As the world faces a mental health crisis, businesses are making changes in company culture by raising awareness. This is a giant step for an industry that has been stigmatised for so many years. Being proactive with mental health training is imperative in helping employees face mental health illnesses. Staff who are equipped with the right knowledge on mental health creates changes in many other aspects too.
Why Is Mental Health Training Important?
Employees of different sectors benefit from being a part of a mental health trained team. Businesses that take the initiative to train employees with first aid are equipped for someone who needs CPR, but what if an employee has a panic attack?
Signs Are Spotted Early
Early intervention is essential when it comes to a mental health condition, largely due to the condition’s lack of physical signs. Those around us at work, who we spend most of our time with, are the most likely to spot those signs. However, trained employees are far more likely to be present and ready to offer help with warning signs than those who are not.
Lowers Social Distancing
When someone close to us; whether a colleague, friend or family member, is diagnosed with a mental health condition, some people tend to distance themselves. This isn’t because they don’t want to help, but it is because they don’t know how to.
We all know someone who has, potentially even ourselves, have experienced poor mental health. It surrounds us every day but when we’re confronted with it, we often take no action at all. Mental health training courses provide the opportunity to identify, understand and be able to support someone who is suffering.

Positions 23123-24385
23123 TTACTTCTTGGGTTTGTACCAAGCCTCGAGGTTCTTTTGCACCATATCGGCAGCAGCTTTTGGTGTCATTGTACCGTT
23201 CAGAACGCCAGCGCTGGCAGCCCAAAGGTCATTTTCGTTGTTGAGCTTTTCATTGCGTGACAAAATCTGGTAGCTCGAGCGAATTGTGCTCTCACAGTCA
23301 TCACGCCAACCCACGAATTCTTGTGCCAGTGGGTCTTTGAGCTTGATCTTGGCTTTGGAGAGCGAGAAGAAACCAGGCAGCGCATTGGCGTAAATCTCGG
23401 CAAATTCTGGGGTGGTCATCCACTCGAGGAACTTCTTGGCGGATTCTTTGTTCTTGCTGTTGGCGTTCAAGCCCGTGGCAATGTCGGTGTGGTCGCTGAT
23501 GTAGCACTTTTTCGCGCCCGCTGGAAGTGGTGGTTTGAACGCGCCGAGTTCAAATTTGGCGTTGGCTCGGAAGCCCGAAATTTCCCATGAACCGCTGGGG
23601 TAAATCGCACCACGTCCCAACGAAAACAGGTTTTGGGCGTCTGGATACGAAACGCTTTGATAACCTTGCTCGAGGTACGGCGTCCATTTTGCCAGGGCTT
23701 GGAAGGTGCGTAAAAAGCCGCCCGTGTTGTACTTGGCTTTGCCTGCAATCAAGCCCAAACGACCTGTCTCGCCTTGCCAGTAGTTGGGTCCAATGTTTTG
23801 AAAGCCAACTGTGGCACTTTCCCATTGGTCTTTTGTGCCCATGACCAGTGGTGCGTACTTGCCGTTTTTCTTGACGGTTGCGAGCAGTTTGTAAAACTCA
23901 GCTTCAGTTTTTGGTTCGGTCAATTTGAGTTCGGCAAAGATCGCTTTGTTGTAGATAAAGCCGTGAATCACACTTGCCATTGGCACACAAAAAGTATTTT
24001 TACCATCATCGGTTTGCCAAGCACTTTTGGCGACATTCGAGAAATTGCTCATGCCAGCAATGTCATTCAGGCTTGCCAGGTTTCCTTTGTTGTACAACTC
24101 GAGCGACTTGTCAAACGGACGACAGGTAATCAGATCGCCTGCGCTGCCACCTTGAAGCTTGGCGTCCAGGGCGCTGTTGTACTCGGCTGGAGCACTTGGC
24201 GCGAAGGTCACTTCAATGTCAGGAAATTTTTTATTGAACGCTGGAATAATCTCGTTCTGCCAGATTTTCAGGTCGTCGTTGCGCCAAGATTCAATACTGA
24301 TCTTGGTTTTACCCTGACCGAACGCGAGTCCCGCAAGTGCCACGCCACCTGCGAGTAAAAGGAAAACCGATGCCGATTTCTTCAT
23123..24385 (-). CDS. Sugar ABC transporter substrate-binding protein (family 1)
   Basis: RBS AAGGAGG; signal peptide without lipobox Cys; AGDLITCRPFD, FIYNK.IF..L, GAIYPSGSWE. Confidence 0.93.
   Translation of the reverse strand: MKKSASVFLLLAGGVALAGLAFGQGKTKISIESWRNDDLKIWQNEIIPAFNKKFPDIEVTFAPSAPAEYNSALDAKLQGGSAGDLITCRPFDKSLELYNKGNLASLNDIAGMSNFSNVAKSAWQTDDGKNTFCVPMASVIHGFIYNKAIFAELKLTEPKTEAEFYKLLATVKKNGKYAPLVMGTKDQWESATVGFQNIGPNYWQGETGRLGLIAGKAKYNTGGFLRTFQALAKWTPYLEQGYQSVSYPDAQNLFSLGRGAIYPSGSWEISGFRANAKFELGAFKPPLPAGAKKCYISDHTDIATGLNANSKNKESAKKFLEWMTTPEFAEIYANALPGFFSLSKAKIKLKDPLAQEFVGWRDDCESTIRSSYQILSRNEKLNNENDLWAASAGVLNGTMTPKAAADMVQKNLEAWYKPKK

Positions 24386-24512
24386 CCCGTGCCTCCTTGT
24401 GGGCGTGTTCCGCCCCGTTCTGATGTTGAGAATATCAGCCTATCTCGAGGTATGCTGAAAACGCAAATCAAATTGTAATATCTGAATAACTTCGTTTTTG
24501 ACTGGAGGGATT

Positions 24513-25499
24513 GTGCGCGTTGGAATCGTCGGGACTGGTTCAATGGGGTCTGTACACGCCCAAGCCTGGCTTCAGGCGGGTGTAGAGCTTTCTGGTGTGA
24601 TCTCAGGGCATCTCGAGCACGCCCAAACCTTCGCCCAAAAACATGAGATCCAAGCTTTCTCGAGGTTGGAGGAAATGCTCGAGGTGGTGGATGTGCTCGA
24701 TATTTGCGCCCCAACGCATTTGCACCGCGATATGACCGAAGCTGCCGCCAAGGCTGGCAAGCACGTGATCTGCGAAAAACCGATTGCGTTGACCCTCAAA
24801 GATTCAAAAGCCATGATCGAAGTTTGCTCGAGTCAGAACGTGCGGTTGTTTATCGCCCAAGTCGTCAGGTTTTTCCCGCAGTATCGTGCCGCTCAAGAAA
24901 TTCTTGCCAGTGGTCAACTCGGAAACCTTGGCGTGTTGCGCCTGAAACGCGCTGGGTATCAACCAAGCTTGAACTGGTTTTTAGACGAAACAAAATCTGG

Personal Mental Health Improves
Investing in employee wellbeing and staff training also shows a positive impact on the trained employees’ mental health too. Whilst it doesn’t train employees to understand all mental health disorders it does enable employees to take control of their mental health and wellbeing.
Trained employees express the training has changed their perspective and informed them how to take better care of themselves, at home and at work.
Return of Investment
Not only does mental health training provide a fresh perspective company wide it also supports the business financially. High-quality and effective training for employees sees a higher return of investment than other ‘glamourised’ mental health initiatives. With this in mind, both individuals and the business experiences growth.
It Normalises The Conversation of Mental Health
Mental health is not all about negative connotations. We all have mental health and by supporting it we’re able to achieve and maintain healthy wellbeing in our own unique way. Employees who are trained can inspire one another to improve their work and personal life.
Mental health training enhances mental health awareness allowing us to give it the same attention we give to our physical health. Furthermore, employees come away feeling prepared and confident with the appropriate tools and resources to support one another in the workplace.